I'm not saying that therefore piracy is evil or anything like that. I'm only saying that saying it will always be true or impossible to stop is not a valid argument. Other bad things will always happen as well, that doesn't mean we shouldn't try to stop them.

    As for the death of industries. The only reason those industries are not dead is because the pirates haven't made it easy enough. Over time they will though. Anyone who goes to mininova or piratebay knows that at least for popular stuff it's all easy to get. The masses may not all be there yet but the masses didn't use email until about 2003 where as it existed since the early 80s. Internet piracy is relatively new and as you point out, free and easy wins over not-free. iTMS has done okay because it's been free and hard up to this point but it will get easier every day, word will spread and without enforcement there will come a time when iTMS and the like can't compete.

    Whether that will be good thing or bad remains to be seen.

  4. I'm not quite sure I follow your examples of lawlessness, Gman, especially the traffic law one, which surely is mostly about safety rather than crime. But true, yeah, I might have been leaning too much towards "just give up, you can't win!" in this post, and that is possibly not really my stance. But I would suggest fighting it directly seems pointless. Rather, finding better ways to distribute software as to make piracy either impossible or useless would be the way to go. So not "copy protection" but "copy prevention" as it were.

    Look at video. Since the VCR television stations and film companies have been fighting the recorded medium. What do we have today? Tedious and unskippable FBI warnings in 17 languages on BluRay discs and possibly more record/swapping than ever. So far it seems only the BBC is looking at its own solution with the iPlayer (sadly UK only for tv so far), whereas everybody else is looking at DRM. A little like the record companies before the MP3 market erupted.

    Just saying; look to the future, stop clinging to the past.

  5. "Look to the future, stop looking to the past" is actually *my* point. We didn't get cars and try to apply the past (horse based rules) to them. We recognized that these new things (cars) needed new rules (traffic laws, stop lights, break lights, head lights, emission standards, noise standards, etc...) We looked to the future.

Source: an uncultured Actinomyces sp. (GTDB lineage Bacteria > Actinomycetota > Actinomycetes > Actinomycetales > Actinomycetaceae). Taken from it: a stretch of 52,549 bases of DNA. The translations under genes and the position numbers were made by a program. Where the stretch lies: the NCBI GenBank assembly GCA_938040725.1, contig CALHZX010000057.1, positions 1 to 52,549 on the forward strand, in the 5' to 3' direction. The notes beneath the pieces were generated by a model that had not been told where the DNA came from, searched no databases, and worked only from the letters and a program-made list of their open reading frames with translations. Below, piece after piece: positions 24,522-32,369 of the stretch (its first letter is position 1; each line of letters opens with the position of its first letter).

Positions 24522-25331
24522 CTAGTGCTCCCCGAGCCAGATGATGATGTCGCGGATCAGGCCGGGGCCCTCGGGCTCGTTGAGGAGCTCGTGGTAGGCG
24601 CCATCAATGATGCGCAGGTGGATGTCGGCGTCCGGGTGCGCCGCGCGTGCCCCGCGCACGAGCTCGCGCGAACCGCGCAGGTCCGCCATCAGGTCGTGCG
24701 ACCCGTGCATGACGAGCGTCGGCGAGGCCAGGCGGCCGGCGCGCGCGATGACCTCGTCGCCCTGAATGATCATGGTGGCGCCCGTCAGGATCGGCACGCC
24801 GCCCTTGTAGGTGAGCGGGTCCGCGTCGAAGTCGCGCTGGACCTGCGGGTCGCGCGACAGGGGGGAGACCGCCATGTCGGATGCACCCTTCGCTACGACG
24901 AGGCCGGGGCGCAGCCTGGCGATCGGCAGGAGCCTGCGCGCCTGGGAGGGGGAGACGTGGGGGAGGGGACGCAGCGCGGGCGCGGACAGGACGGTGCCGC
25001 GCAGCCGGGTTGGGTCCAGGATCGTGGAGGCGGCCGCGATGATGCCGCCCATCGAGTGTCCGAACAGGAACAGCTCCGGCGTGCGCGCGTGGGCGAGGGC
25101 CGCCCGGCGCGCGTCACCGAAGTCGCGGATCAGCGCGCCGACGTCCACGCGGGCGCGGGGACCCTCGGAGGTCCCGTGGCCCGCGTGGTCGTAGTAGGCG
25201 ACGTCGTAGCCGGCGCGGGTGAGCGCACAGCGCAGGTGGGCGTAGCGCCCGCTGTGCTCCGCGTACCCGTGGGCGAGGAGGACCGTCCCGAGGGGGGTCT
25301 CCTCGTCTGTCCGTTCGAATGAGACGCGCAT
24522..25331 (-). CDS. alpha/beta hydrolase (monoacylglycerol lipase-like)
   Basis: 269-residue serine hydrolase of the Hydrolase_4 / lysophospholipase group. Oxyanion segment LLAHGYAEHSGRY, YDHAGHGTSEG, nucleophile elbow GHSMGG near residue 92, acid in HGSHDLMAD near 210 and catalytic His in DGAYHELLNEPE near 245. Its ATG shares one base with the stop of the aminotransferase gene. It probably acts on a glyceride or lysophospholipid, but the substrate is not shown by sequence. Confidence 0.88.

So, just because it was okay to copy a vinyl record to cassette tape in a world where that was unlikely to have a big impact doesn't mean in this new world with tech that allows anyone to copy and distribute to the entire world that we should look to the past and say "hey, because it used to be that way it should still be that way". No, like the car, we recognize the situation has changed.

    It's all just bits, well, so is your bank account. You don't think there is actually real physical money in your bank specifically for your account do you? But we enforce not copying those bits.

    Anyway, it will be interesting to see if any of these new things work. I for one will be pretty upset when I can't play my downloaded XBLA or PSN games in 15 years without having to re-buy them.

  6. gman, you need to not learn your history from Hollywood. The "wild west" was far from lawless. Percentage wise most western towns had fewer major crimes (murder and thefts) than mot modern American cities do today. To put it another way: if Tombstone only had 100 people and Detroit only had 100 people there would be more murders in Detroit than in Tombstone.

  7. Even if the extreme pirates' logic is a bit stretched, I must say I also doubt the "self evidence" of "data has value and we need laws to drive this point home" if people need to change their thinking to incorporate this philosophy. If you need to change how the entire planet thinks until binary data picks up value, then it does not have value. This is pretty much the exact opposite of the situation with gold, for example. As a metal it is fairly useless, other than for some industrial and fringe applications, but it is perceived as extremely valuable, and therefor it is extremely valuable.